A twenty-five year old Machinery Mechanic at the Portsmouth Naval Shipyard, Nick Woodman grew up in Saco, where he played defensive end on the Thorton Academy football team and was active in the outdoor adventure club. His early adventures focused on sea kayaking, road cycling, and hiking in the White Mountains. Nick began technical climbing 11 months ago.
1. Where is “home”?
Saco, Maine, just a few minutes from Salt Pump.
2. What’s the best thing about living in Maine?
Access to NH, good food in Portland, family and great outdoors.
3. What’s the worst thing about living in Maine?
Can be less diverse/more work to find niche communities. The seasons here are also less consistant, which makes planning hard at times! I’ll take all cold or all warm, but this back and forth is difficult!
4. How long have you been climbing for?
I’ve been climbing since April of last year. I started bouldering in the mornings while I was working a second shift job then slowly switched over to toprope once I went back on day shift. It’s been interesting, since when I started I was pretty confident I had no need/desire to toprope. Once I started toproping and even more so leading, I suddenly thought bouldering was silly, and going outside was too risky and not worth it. Now? I like them all, I even ice climb, and I’m building a trad rack! It’s crazy how things change over time as your skills and perception of manageable risk changes with experience and quality education. Learning to lead with Vince, skill seminars/adult team with Zach, ice climbing with Chris Burnell, and mixed climbing with Freddie have all served to expand the possibilities for me when it comes to climbing.
5. What makes climbing unique and/or different from other forms of physical activity?
For the most part, you never stop learning. There’s always different ways to do things and approach things which makes it really varied. It also allows the possibility of combining multiple climbing disciplines into a single goal, that might be big wall climbing, or alpine objectives which demand technical knowledge, a good cardio base, and strong climbing skills.
Additionally, the mental game is incredibly engaging. It really demands that you be honest with yourself on a level above and beyond many things you might experience on a day to day basis. Really honing that capacity on the sharp end is immensely satisfying, and being able to recognize when you need to back off is as well, even if its disapointing in the moment.
6. What is your biggest climbing goal for the next year?
I’m looking to learn to trad climb. I’d like to do some trad multipitch etc. Working on base physical conditioning to increase my options.
7. What is your biggest non-climbing goal for the next year?
I’m considering switching jobs in the near future to give additional emphasis on my education, as I am working torwards a degree in Mechanical Engineering.
8. If you were completely immobilized in a hospital bed for a year, what hobby would you do?
I really enjoy reading. I’d probably get through my backlog of books, then try writing. I don’t fancy myself a writer, but I still think there might be something of value in writing for your own personal enjoyment.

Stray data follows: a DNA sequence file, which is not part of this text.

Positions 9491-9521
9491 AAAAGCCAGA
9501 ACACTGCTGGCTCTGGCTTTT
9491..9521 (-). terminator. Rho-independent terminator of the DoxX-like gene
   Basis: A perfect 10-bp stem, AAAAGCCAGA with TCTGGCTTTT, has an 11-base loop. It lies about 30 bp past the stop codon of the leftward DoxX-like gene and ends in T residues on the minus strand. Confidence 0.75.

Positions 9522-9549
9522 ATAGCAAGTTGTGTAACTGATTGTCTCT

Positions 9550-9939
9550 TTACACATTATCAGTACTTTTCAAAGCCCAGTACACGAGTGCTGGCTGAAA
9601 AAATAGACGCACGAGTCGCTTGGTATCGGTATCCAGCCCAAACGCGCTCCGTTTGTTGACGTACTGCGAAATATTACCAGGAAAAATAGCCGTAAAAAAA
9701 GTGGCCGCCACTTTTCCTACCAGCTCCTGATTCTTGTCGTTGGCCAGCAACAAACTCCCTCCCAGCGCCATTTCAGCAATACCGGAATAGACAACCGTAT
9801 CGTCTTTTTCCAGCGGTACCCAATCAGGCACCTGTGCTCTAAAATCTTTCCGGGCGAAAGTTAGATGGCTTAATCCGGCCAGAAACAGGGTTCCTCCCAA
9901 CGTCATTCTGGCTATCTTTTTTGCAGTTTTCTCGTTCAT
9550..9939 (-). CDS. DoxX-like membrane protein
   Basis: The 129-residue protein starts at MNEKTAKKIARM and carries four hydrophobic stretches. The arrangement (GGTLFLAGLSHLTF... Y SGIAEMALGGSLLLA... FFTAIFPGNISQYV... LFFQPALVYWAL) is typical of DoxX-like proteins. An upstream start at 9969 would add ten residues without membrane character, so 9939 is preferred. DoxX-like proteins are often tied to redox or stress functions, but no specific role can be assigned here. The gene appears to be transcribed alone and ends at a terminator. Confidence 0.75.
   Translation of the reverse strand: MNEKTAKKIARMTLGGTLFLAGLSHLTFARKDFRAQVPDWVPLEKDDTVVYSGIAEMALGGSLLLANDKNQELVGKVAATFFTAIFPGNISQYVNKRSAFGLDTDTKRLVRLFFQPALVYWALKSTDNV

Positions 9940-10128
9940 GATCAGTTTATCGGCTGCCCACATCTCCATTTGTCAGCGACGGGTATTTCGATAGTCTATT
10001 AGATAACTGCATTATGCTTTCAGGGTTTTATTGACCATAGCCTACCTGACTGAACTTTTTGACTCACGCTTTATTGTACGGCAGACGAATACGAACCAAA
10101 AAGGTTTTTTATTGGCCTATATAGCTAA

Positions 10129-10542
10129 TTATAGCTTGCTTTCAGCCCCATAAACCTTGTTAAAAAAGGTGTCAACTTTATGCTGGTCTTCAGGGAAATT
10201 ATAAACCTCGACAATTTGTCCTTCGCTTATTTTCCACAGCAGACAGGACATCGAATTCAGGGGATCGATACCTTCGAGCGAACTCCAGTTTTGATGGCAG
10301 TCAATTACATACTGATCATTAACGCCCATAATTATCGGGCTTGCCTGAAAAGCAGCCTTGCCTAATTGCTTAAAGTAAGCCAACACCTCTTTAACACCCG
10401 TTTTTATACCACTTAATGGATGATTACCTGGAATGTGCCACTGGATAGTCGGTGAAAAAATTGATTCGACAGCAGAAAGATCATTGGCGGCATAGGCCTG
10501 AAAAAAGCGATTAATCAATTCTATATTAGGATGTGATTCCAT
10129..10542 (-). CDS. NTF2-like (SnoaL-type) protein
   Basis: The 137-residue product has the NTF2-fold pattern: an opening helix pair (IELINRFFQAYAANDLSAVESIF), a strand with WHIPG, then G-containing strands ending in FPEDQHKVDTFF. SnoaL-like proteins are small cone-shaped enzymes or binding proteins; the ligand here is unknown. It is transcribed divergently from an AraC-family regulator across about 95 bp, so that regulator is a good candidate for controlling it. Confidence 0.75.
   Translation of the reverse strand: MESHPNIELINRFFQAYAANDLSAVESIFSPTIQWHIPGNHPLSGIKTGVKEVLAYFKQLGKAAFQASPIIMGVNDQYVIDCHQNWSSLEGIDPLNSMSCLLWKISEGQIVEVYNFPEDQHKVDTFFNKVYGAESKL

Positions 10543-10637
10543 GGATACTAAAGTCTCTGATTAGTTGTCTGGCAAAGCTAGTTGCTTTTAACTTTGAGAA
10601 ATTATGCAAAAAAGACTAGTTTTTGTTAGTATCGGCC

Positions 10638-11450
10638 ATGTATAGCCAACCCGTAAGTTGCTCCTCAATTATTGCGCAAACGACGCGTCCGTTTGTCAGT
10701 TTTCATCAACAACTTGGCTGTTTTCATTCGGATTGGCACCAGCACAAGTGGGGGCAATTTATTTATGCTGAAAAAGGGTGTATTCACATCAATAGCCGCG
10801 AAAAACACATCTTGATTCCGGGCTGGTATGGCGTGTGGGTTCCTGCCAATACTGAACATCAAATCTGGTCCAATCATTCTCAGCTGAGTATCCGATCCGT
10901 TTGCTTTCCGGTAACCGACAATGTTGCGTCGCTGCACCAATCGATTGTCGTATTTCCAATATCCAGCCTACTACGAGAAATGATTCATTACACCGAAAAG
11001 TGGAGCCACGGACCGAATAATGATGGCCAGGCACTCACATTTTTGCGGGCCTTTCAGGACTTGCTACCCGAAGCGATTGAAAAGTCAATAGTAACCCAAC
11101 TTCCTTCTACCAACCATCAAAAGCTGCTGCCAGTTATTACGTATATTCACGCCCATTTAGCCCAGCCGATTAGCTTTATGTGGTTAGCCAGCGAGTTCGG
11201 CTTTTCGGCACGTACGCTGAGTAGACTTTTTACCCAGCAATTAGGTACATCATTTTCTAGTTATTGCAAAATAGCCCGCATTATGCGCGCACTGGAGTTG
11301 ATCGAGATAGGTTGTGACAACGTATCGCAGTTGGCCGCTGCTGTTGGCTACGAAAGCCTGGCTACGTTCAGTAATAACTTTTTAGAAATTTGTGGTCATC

9. What’s the hardest youíve tried recently?
I think team nights really push me on climbing grades. If Matty Zane says you need to try/do something, there isn’t even room for push back. You try it, talk about it, and then keep trying it. It’s probably closer to going then I think, and getting that feedback from Matty and Zach is really helpful.
10. What’s the hardest you’ve laughed recently?
I don’t know! Silly, over the top humor from my co-workers is pretty great, even if they do lay it on a bit thick.
11. Who or what inspires you?
I don’t have a particular inspiration source right now, but I’m really honing in on people who have demonstrated significant passion for something over years and decades. People who have made and discovered their passion and use it to get going in the morning and drive all day long, consistantly, until they get better. And it’s never good enough, but they enjoy the process. Additionally, this quote from Admiral Hyman G. Rickover’s book, The Never-Ending Challenge of Engineering, is relevent to me. “For people who accomplish little in life, genius is the facile explanation, but Edison would reply that ìgenius was 99 percent perspiration and one percent inspiration. This, of course, holds true for everyone….What we are endowed with at birth is the one percent to which we must add 99 percent in effort, perseverance, and courage if we wish to reach the limits of what it is ìpossibleî for us to achieve.”
12. What ís your greatest strength?
I am level headed and think on my feet. Any time I’m doing something, whether it be working on a peice of equipment, or climbing, I am always thinking about what could surprise me and what path I want to take next. I focus on being calm and approaching problems as they come.
13. What ís your biggest weakness?
I can be start/stop with some personal ‘goals.’ I can enjoy something and desire to really improve, and somewhere along the line make a shift from this is fun, to this is work, and turn myself off the idea. I think it comes down to poor evaluation of what my goals and desires are. Thankfully, I genuinely enjoy climbing and the more I’m putting into it, the more I get out of it which is extremely rewarding.
14. Why do you climb?
I started because it seemed interesting and physical. I continue because I’ve learned more about myself through climbing and the people I climb with then in any other situation.